Several readers have asked about the debt ceiling and what might happen if Congress doesn’t raise it in time. We CHECK answers to 5 key questions.
The United States reached its debt ceiling, also known as the “debt ceiling”, on Thursday, January 19, prompting the Treasury Department to take “extraordinary measures” to continue paying the federal government’s bills.
Several readers, such as Ryan and Cathy, reached out to CHECK, asking questions about the debt ceiling, including when it was last raised and how the national debt is calculated.
Here are the VERIFIED answers to five key debt ceiling questions.
WHAT WE FOUND
What is public debt?
Before we answer what a debt ceiling is, we need to understand the national debt.
The national debt, which currently stands at roughly $31.5 trillion, is the amount of money the federal government has borrowed to cover spending.
Kathleen Day, professor of finance at the Johns Hopkins Carey School of Business, has described the national debt as “an accumulation of deficits over the years.”
A budget deficit is the result of the government spending more money than it receives in tax revenue and other sources in a given year. The Treasury then has to borrow money to keep the federal government paying its bills.
What is the debt ceiling?
The current federal debt limit, also known as the debt ceiling, is $31.4 trillion.
But what is a debt ceiling? This is a limit set by Congress on the amount of money the federal government can borrow to meet its existing legal obligations. Those obligations include social security and medical assistance benefits, military wages, interest on the public debt, tax refunds and other payments, the Treasury Department said in a statement.
Increasing or suspending the debt limit does not authorize new spending and does not cost taxpayers money, Treasury Secretary Janet Yellen wrote in a Jan. 13, 2023 letter to Congress.
According to the Committee on a Responsible Federal Budget (CRFB), the debt limit was set in 1917 by the second Liberty Bond Act.
Before the debt ceiling was set, “debt micromanagement was done by Congress, not by the Treasury,” explained Louise Scheiner, a fellow at the Brookings Institution.
More from CHECK: Yes, Republicans in the House of Representatives introduced a bill to create a national sales tax, eliminating the need for an IRS.
When was the last time the debt ceiling was raised?
CHECK Reader Ryan asked if the debt ceiling was last raised during the administration of former President Barack Obama. The debt ceiling was actually raised very recently.
In December 2021, Congress passed legislation raising the debt ceiling by $2.5 trillion to its current cap of about $31.4 trillion.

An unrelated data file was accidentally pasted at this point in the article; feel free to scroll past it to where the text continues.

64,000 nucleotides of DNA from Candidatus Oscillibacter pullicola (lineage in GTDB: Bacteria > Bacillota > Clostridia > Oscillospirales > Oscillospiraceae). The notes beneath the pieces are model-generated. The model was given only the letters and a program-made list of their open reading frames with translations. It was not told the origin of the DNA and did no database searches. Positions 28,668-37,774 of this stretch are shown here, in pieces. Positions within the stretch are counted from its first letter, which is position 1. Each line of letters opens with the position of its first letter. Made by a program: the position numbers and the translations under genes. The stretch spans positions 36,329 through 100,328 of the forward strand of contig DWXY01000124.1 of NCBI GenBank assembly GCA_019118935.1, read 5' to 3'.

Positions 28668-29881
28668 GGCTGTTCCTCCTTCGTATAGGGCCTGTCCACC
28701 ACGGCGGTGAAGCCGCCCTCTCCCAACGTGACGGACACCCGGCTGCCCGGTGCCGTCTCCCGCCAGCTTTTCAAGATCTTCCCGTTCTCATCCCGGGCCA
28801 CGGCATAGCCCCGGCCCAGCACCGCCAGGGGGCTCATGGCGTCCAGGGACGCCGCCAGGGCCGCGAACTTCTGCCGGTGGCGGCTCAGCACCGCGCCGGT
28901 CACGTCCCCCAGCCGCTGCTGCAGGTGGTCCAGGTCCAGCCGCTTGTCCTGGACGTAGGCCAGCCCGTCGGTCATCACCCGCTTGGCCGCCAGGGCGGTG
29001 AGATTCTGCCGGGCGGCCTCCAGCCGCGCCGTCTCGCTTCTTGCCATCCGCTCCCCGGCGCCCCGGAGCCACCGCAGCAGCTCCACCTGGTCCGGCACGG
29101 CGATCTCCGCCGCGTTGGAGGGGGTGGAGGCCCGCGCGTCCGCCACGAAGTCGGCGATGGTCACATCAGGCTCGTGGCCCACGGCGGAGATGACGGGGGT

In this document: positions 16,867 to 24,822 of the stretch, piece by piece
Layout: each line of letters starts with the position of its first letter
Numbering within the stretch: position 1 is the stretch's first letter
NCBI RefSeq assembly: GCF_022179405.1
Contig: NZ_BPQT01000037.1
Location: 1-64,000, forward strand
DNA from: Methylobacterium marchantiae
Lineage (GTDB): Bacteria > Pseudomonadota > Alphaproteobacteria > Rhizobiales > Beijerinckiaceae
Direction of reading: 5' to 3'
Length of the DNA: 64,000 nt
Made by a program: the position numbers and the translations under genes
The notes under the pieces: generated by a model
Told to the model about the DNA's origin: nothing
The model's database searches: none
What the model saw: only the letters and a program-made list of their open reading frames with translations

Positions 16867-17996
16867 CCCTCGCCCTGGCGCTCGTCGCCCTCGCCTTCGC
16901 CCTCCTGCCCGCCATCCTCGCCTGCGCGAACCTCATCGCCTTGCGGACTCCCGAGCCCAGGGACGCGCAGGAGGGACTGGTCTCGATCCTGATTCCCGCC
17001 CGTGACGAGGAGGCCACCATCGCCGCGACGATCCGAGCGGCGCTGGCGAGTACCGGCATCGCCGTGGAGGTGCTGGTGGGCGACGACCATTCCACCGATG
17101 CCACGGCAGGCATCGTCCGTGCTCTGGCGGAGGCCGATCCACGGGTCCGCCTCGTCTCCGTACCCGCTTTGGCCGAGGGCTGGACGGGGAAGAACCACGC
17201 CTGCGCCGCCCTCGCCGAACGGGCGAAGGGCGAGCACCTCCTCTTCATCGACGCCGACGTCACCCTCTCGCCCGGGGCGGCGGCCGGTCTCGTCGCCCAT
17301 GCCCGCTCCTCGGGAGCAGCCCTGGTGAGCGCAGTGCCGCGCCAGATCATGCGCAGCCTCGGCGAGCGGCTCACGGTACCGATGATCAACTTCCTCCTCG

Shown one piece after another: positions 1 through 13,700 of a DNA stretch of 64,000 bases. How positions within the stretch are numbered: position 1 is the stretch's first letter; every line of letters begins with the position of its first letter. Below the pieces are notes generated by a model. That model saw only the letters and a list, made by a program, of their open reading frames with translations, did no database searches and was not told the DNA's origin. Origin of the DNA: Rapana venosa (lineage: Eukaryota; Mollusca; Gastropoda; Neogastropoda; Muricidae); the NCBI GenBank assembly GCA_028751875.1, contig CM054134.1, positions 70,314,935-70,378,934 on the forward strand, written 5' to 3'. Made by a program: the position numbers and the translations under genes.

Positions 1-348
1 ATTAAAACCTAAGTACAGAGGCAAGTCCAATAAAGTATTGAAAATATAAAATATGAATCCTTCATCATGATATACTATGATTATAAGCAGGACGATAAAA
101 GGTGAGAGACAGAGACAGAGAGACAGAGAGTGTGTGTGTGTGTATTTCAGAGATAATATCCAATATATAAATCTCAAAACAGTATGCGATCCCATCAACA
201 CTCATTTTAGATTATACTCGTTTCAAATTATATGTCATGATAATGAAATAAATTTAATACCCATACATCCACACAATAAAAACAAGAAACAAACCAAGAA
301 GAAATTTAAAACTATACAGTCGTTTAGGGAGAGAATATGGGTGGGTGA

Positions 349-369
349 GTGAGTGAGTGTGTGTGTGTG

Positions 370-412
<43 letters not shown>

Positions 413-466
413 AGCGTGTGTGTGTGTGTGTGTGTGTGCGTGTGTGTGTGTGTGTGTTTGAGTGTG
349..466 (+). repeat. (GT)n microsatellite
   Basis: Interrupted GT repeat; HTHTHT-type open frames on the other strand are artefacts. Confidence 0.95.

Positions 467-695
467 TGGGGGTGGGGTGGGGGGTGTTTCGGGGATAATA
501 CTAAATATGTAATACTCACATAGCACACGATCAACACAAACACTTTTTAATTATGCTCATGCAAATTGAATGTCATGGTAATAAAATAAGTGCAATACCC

Congress has approved more than 100 separate debt ceiling changes since the end of World War II, according to a November 2022 Congressional Research Service (CRS) report. Since 2001, the debt ceiling has been raised 20 times.
“Increased spending on old-age and retirement programs, declining tax revenues, and federal government activity related to the Great Recession and the response to the COVID-19 pandemic have all contributed to rising levels of debt,” the CRS report said.
What happens when the US hits the debt ceiling?
When the US hits the debt ceiling, as it did in 2023, that doesn’t mean it won’t automatically meet its obligations, such as Social Security and Medicare benefits.
While the Treasury can’t borrow more money once it hits the debt ceiling, it can take what it calls “emergency measures” to keep paying the federal government’s bills. The Treasury indicated that it began taking these measures on January 19, 2023.
Those measures include things like suspending contributions to civil servants’ pension funds and then replacing the money, Scheiner explained. But these measures won’t affect the average American’s wallet in everyday life, she said.
“Emergency measures are just a way to get around the debt ceiling,” Scheiner said.
What can happen if Congress does not raise the debt ceiling in time?
It’s unclear exactly what will happen if Congress doesn’t reach an agreement on the debt ceiling in time and the Treasury runs out of cash.
“[The Treasury is] basically faced two sets of conflicting laws: they can’t borrow, and they have to make those payments — interest payments, Social Security recipients, hospitals that cover Medicare recipients,” Scheiner said.
In the event of a default, the federal government may have to skip or delay payments, such as payments to Social Security and Medicare recipients, as well as government employees’ salaries, Shainer and Day explained.
The federal government “has not experienced a major default on its financial obligations since the War of 1812,” the Bipartisan Policy Center said in a statement.
Financial experts such as Day warn that if the federal government fails to meet its obligations, the consequences could be disastrous.
According to Day, a default would “ruin our reputation” in the global economy, and the cost of domestic borrowing would rise “astronomically.” She added that this would also likely send the stock market down and could cost millions of jobs.
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